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I am making an Eagle part for the WDC 65C02 part (QFP version).

I can't find any specific package info in the datasheet other than the pinout, and the fact that it's a 44 pin QFC.

My question is, "Are all 44 pin QFC packages the same, and if so, where do I find the specific info I need to make the Eagle footprint?"

Thanks!

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Most of these answers are not addressing your concern and do not even seem to know what a 65c02 processor is and why you'd still want to use it! Go figure! It is still being used and is considered IP. I asked David Cramer of WDC about this very issue and he told me that they use the JEDEC package dimensions. I trust them and have ordered parts myself for my designs since they've put this part in this package into their distribution channels.

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I contacted the Western Design Center for clarification, and David Cramer, their VP of Business Development, sent me a PDF with the package drawing for the W65C02S6TQG-14 part. Here are the details you're looking for, transcribed from the PDF:

  • 10mm x 10mm body width (that's the plastic package)
  • 13.2mm x 13.2mm outline rectangle (out to the tips of the pins, i.e. the pins protrude 1.6mm in each direction)
  • 0.8mm pin spacing (from the center of one pin to the center of its neighbor)
  • 0.3mm pin width
  • 2.7mm max package height

I would check in the standard Eagle libraries to see if there's already a footprint named something like "TQFP-44 10x10mm body 0.8mm spacing". Good luck!

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No, you can not assume all 44 pin quad flatpack are the same. Many probably are, but the one you rely on may not be. Surely the mechanical information is available somehow. You didn't link to the datasheet, so I can't say for sure how to chase this down. Good datasheets contain the mechanical information. Some companies (Fairchild comes to mind) use separate datasheets for each package, and refer to the specific package info in the part datasheet. It's a bit of a hassle to have to find and download the mechanical datasheet separately, but the information is still all there. At worst, they may reference a JEDEC registered package. That's more of a hassle to dig up and find, but it's still available.

If the datasheet really doesn't include or reference the mechanical specs somehow (I seriously doubt that), then that should be a warning not to use parts from that company. You don't say what this WDCxxxx part is and what it does, but surely there is another way to solve your problem by using some alternate part.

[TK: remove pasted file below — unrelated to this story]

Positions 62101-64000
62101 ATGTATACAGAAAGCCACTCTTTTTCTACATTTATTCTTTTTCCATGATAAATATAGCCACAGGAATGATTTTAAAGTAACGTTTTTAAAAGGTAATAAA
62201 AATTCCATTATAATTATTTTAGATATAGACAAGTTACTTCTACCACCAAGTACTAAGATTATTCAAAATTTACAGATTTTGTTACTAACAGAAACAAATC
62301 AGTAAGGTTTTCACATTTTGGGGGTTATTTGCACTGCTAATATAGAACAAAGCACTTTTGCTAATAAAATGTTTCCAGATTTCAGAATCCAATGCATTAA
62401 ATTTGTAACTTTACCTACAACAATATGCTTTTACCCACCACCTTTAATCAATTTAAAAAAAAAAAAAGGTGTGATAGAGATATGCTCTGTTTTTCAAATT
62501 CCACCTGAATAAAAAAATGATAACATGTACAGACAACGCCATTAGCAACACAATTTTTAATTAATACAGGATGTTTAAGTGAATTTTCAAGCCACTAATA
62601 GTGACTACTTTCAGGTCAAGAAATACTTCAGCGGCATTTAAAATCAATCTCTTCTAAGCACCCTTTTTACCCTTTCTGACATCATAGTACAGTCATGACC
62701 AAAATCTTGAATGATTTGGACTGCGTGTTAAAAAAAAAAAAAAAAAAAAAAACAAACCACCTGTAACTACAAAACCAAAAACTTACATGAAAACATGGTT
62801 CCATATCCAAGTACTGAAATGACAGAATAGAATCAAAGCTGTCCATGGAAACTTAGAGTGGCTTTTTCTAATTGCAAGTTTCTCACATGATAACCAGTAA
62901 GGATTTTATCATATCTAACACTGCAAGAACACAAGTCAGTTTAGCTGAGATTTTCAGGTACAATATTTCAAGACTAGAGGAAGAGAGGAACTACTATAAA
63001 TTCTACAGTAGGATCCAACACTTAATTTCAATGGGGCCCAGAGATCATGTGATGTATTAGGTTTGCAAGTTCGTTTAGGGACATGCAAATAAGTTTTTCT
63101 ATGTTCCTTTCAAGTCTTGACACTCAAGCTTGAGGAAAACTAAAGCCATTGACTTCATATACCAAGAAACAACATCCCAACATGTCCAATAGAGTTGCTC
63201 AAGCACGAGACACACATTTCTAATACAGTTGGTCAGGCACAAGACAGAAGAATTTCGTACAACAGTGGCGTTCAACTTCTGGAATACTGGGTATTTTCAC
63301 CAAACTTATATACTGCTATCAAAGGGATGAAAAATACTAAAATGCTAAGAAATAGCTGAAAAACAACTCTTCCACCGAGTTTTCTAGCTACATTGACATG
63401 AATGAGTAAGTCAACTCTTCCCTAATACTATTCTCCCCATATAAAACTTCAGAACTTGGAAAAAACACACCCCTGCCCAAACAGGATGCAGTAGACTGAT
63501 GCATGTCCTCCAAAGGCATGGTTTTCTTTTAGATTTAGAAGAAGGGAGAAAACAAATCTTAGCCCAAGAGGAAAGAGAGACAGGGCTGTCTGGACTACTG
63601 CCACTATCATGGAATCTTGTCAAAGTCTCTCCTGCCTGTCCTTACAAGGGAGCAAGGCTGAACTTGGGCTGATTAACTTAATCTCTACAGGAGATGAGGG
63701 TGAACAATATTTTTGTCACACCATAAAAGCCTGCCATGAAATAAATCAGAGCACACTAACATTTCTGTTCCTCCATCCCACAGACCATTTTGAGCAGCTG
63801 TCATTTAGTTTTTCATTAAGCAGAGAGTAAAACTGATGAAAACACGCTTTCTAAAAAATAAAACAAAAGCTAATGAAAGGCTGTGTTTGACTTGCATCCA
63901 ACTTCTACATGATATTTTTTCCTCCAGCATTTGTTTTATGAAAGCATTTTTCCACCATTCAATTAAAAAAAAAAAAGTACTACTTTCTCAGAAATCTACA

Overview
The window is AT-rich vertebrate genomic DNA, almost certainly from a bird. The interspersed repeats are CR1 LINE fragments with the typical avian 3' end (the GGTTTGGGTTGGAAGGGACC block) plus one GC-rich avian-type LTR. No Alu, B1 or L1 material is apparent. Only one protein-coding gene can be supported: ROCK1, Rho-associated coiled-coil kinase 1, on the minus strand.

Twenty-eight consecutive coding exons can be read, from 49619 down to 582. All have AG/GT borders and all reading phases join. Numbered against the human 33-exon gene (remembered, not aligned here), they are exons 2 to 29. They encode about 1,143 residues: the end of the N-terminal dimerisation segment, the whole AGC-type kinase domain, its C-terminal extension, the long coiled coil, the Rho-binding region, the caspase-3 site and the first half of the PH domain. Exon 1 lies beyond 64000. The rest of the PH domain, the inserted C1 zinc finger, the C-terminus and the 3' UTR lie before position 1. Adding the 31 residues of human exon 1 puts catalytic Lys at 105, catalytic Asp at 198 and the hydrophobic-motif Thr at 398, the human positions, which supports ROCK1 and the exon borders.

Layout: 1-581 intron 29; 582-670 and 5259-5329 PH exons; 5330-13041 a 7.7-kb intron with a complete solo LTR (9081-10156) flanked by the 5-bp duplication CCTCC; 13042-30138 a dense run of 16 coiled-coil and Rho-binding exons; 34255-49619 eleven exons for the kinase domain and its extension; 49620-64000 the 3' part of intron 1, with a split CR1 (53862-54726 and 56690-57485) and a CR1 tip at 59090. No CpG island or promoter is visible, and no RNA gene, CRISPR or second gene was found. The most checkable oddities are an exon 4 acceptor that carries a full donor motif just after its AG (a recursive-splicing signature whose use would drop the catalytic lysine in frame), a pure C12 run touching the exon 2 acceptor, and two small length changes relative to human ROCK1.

As a last resort, contact the manufacturer and request the mechanical information. But, any company that doesn't make it accessible in the first place probably won't make it easy to talk to someone intelligent either, and then you have to wonder about accuracy of any information they may tell you over the phone. Unless they can send you a datasheet for the super secret mechanical info, I probably wouldn't believe what they say anyway. I'd probably use a different part from a different manufacturer before wasting time trying to talk to someone to help me at the first company.

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  • \$\begingroup\$ The datasheet is located at: westerndesigncenter.com/wdc/documentation/w65c02s.pdf \$\endgroup\$ Jun 7, 2012 at 13:54
  • \$\begingroup\$ I've googled, and searched the datasheet to no avail. Unfortunately, this is the only company that I know of who produces this part. They are very friendly, though, so maybe I'll email them. \$\endgroup\$ Jun 7, 2012 at 13:55
  • \$\begingroup\$ FYI: The part is an 8-bit microprocessor used in many early computers, including the Apple 1 and II. en.wikipedia.org/wiki/MOS_Technology_6502 \$\endgroup\$ Jun 7, 2012 at 13:58
  • \$\begingroup\$ @Adrian: That looks like more of a synopsis than a real datasheet. Either you just haven't found the real datasheet yet (likely), or these guys are complete idiots and you should stay away (much less likely). \$\endgroup\$ Jun 7, 2012 at 14:05
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    \$\begingroup\$ @Adrian: What do you need a 6502 microprocessor for anyway? There are many many modern microcontrollers that can do accomplish anything a 6502 can accomplish. \$\endgroup\$ Jun 7, 2012 at 14:06

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